If famers are not having a hard enough time dealing with this summer’s incredible drought, the Ontario government decided to hurt them some more. Changes to the Farm Products Marketing Act, recently proposed by the Farm Products Marketing Commission, wants to gut the role of one of the marketing boards, effectively wiping out the authority of the Ontario Processing Vegetable Growers. This means the body in charge of negotiating price contracts for 14 of the province’s vegetable crops, including carrots, beans and tomatoes, will be completely transformed. Until now, the system has maintained a pretty equitable deal between farmers, processors and retailers. Like all marketing boards, it provides stability of prices, allowing farmers to plan and invest. Continue Reading →

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County needs to back off local food charter

By Robert Washburn

If every household in Northumberland County spent just $10 per week on locally produced food, it would put an extra $16.4 million into the county’s economy each year, says a food advocacy organization. Considering the amount each family spends on groceries weekly, it is not much. But, the impact is profound. Now, the provincial government wants to make every hospital, school, municipality, university, college, long-term care facility and other public institutions promote the use of local food. Let’s hope this will mean these institutions will also be encouraged to purchase local food, not just talk about it. Continue Reading →

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Farmers’s request ignored by county council

By Robert Washburn

Northumberland County farmers got a slap in the face this week as Northumberland County council refused a request to lower taxes on farmland. Currently, local farmers pay 25 per cent of the residential tax rate. It argues municipalities like Durham Region, Halton Region, Hamilton, Ottawa, and North Bay charges less (in most cases 20 per cent). County staff dismissed the request, saying most of the examples given by the federation are cities (urban) rather than rural. Once the rural municipalities in Eastern Ontario were contacted, it turns out the rate is 25 per cent. Continue Reading →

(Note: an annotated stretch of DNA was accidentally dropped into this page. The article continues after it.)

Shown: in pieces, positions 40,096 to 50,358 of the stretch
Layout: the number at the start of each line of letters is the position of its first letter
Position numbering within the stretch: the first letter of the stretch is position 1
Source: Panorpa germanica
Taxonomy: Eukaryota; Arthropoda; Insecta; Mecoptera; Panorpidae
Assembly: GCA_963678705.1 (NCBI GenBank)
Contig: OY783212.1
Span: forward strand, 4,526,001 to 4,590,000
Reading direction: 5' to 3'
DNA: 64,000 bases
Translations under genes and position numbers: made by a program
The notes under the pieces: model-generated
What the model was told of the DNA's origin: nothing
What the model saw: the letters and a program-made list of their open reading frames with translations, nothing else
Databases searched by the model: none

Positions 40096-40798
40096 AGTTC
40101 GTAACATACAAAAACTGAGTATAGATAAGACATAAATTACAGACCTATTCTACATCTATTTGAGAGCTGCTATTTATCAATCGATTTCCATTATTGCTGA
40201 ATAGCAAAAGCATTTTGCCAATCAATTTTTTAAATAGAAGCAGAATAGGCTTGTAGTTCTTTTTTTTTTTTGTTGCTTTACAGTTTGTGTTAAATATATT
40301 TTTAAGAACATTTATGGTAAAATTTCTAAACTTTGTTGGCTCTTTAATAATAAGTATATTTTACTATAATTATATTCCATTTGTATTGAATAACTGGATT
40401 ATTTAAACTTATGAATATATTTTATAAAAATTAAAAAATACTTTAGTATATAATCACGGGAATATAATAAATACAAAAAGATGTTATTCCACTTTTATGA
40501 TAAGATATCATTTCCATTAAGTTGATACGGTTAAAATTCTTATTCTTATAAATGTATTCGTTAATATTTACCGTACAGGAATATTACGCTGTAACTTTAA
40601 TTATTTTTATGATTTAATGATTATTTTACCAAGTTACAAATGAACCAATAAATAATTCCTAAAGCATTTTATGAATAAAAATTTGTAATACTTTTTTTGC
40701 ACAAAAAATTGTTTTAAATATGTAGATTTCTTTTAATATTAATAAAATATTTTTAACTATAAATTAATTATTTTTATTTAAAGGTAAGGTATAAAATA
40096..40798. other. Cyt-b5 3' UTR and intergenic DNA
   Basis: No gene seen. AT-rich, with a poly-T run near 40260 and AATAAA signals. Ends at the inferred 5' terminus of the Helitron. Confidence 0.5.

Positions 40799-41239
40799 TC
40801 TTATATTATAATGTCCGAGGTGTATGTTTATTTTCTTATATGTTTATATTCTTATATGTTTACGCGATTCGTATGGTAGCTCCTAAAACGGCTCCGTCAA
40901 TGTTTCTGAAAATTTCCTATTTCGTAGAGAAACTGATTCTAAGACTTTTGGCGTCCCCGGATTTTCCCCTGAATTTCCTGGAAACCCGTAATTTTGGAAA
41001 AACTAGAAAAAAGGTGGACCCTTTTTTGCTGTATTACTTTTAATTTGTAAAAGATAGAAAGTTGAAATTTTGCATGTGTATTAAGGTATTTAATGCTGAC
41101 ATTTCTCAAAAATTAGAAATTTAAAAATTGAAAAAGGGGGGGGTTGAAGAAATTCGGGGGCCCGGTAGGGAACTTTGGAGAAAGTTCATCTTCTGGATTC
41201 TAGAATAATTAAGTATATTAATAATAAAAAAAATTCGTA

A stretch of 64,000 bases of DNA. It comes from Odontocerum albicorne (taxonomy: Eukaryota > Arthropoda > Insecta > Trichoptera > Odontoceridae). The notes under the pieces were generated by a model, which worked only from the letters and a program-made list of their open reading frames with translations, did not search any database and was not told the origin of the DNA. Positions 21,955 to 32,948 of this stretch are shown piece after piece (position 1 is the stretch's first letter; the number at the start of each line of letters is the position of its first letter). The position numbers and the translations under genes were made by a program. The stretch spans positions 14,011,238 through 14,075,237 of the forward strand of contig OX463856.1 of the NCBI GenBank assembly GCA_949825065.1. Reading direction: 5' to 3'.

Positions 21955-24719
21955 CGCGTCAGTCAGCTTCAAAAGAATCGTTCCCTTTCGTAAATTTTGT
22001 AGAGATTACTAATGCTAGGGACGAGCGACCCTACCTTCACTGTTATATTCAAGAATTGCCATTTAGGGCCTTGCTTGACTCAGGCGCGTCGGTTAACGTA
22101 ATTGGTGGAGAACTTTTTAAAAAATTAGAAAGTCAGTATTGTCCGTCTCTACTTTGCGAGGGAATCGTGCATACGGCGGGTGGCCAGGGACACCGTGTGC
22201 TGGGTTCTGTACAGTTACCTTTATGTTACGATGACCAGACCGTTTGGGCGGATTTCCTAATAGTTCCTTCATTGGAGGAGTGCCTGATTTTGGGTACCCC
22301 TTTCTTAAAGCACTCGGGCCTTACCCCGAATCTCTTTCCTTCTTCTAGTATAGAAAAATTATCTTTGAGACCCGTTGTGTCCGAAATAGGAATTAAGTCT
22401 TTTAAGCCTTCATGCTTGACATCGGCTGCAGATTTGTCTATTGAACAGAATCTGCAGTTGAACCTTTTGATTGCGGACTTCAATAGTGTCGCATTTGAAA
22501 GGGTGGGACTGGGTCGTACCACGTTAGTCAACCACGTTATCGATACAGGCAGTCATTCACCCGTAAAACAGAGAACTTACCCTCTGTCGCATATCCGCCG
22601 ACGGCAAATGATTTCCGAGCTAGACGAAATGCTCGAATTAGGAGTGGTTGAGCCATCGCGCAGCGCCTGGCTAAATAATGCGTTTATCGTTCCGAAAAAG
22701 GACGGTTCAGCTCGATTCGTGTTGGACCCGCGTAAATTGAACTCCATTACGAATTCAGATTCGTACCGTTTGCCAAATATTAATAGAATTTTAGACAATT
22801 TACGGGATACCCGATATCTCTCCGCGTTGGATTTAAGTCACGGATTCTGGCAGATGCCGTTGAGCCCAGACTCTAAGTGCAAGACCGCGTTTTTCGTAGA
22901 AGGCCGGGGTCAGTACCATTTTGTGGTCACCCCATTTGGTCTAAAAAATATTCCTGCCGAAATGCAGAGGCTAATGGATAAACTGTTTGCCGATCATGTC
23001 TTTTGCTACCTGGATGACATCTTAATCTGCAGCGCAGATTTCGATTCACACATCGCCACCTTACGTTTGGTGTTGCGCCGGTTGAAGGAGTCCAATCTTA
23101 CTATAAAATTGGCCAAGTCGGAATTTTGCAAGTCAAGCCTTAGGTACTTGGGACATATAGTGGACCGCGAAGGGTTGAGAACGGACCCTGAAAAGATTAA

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Farmers brace for hard times, while consumers face skyrocketing prices

By Robert Washburn

The drought in the United States, one of the worst in 50 years, casts a very dark shadow around the world as farmers are being crushed into bankruptcy and destitution. As political leaders south of the border gather to hold their respective party conventions, the stories of these small-scale farmers, who are being pushed out of the only life they have ever known, will be lost in the tightly wound world of political puppetry known as modern national election campaign. Canadian farmers face a different story, one containing mixed messages, but it draws a similar political response from our leaders. Statistics Canada released figures last week announcing record canola production, along with increases in wheat and barley for the prairie farmers. A headline in the Edmonton Journal followed with headlines reflecting the cautious optimism of Alberta farmers as they are working to get the bumper crop into the bins. Continue Reading →